In early 2021, Sèye was detained at the airport in Dakar on charges of “disseminating fake news.” He spent two weeks in prison, and his health deteriorated quickly under the stress, culminating in a non-fatal heart attack.
“It was inhumane, it was humiliating and it gave me health issues I have to this day,” Sèye says. “I just asked: ‘Where is the money?’”
Sèye’s instincts weren’t wrong. EU migration funding is notoriously opaque and difficult to track. Freedom of Information requests are delayed for months or years, while interview requests to the EU delegation in Senegal, the European Commission and Senegalese authorities are often declined or ignored, as I’ve seen myself. The DNLT and border police, the Ministry of Interior and the Ministry for Foreign Affairs and Senegalese Living Abroad — all of which have received EU migration funds — did not respond to repeated interview requests for this story made in writing, by phone and in person.
EU evaluation reports also fail to give a full view of the programs’ impact, perhaps by design. Several consultants who have worked on unpublished impact assessment reports for EUTF projects, speaking anonymously because of nondisclosure agreements, warned that little attention is given to the unforeseen effects some EUTF projects have.
In Niger, for instance, the EU helped draft a law that criminalized virtually all movement in the north of the country, effectively making regional mobility illegal. While the number of irregular crossings on specific migration routes decreased, the policy also made all routes more dangerous, increased prices for smugglers and criminalized local bus drivers and transport companies, with the result that many lost their jobs overnight.
The inability to assess this sort of impact mainly stems from methodological and resource constraints, but also because the EU hasn’t bothered to look.
One consultant who works with an EU-funded monitoring and evaluation company explained it this way: “What is the impact? What are the unintended consequences? We don’t have time and space to report on that. [We are] just monitoring projects through reports from the implementing organizations, but our consultancy doesn’t do truly independent evaluations.”
An internal report I obtained noted that “very few projects collected the data needed to track progress towards the EUTF overall objectives (to promote stability and limit forced displacement and irregular migration).”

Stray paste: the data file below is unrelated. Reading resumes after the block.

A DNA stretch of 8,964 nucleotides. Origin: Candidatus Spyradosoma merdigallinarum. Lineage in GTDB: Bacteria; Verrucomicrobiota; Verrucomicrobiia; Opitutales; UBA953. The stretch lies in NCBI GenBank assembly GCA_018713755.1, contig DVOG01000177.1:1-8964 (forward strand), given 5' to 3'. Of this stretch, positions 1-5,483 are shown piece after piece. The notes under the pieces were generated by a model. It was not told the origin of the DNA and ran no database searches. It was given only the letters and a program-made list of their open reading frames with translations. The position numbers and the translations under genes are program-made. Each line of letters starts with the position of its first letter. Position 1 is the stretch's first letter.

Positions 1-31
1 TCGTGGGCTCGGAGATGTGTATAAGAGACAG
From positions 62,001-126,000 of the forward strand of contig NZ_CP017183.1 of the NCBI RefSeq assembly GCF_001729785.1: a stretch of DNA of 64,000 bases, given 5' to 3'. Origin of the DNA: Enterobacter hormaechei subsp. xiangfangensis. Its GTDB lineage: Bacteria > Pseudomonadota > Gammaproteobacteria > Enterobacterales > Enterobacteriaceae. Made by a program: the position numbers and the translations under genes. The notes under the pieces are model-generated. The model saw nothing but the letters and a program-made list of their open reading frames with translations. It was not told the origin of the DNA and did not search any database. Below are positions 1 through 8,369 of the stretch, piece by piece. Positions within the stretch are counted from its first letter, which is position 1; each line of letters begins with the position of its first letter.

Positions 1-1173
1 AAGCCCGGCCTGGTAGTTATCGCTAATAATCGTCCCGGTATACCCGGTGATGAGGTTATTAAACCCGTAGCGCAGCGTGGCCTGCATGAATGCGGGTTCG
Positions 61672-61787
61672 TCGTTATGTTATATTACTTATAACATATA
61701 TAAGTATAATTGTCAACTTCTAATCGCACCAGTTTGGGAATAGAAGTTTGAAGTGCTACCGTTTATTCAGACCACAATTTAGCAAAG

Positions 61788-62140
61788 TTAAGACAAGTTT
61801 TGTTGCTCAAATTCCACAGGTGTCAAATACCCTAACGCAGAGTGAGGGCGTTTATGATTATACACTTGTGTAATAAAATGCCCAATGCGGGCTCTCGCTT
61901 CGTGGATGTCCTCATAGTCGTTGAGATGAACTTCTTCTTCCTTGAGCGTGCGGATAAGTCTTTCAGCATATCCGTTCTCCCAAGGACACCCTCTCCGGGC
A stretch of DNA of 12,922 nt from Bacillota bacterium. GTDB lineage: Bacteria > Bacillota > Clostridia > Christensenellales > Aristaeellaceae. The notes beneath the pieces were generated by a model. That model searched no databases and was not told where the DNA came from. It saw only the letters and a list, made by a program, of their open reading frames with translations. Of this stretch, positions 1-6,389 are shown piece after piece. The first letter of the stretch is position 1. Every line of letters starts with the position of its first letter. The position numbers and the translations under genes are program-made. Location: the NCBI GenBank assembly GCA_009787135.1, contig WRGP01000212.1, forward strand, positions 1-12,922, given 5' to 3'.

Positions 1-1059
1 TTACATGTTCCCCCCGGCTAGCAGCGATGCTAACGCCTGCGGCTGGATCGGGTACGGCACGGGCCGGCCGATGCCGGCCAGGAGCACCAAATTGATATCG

There is also a sense, one consultant said, that only rosy reports are welcome: “It’s implied in our monitoring that we need to be positive about the projects so we get future funding.”
In 2018, the European Court of Auditors, an independent EU institution, criticized the EUTF, charging that its process for selecting projects was inconsistent and unclear. A study commissioned by the European Parliament similarly called the process “quite opaque.”
“Parliamentary oversight is unfortunately very limited, which is a huge issue when it comes to accountability,” German MEP Cornelia Ernst says. “Even as someone very familiar with EU policies, it is almost impossible to understand where exactly the money is going and for what.”
In one case, an EUTF project to create elite border police units in six West African countries, meant to fight jihadist groups and trafficking, is now being investigated for fraud after allegedly misappropriating more than $13 million.
In 2020, two other EUTF projects, meant to modernize the civil registries of Senegal and Ivory Coast, sparked significant public concern after revelations that they aimed to create national biometric databases; privacy advocates feared the projects would collect and store fingerprints and facial scans of both countries’ citizens. When Ilia Siatitsa, of Privacy International, requested documentation from the European Commission, she discovered the Commission had conducted no human rights impact assessment of these projects — a shocking omission, considering their scale and the fact that no European countries maintain databases with this level of biometric information.
A Commission spokesperson claimed the EUTF had never funded a biometric civil registry and that the projects in Senegal and Ivory Coast were always limited to just digitizing documents and preventing fraud. But the EUTF documents Siatitsa obtained clearly outline the biometric dimension in the diagnostic phase, specifying the aim to create “a biometric identification database for the population, connected to a reliable civil status system.”
Siatitsa later deduced that both projects’ true purpose seemed to be facilitating the deportation of African migrants from Europe; documents about the Ivory Coast initiative explicitly stated the database would be used to identify and return Ivorians illegally residing in Europe, with one explaining the objective of the project was to make it “easier to identify people who are truly Ivorian nationals and to organize their return more easily.”
When Senegalese privacy activist Cheikh Fall learned about the database proposed for his country in 2021, he reached out to the country’s data privacy authority, which, by law, should have been the one to approve such a project. Fall learned that the office had only been informed about the project after the government had already approved it.
In November 2021, Siatitsa filed a complaint with the EU’s ombudsman, which, after an independent investigation, ruled last December that the Commission had failed to consider the potential negative impact on privacy rights that this and other EU-funded migration projects could have in Africa.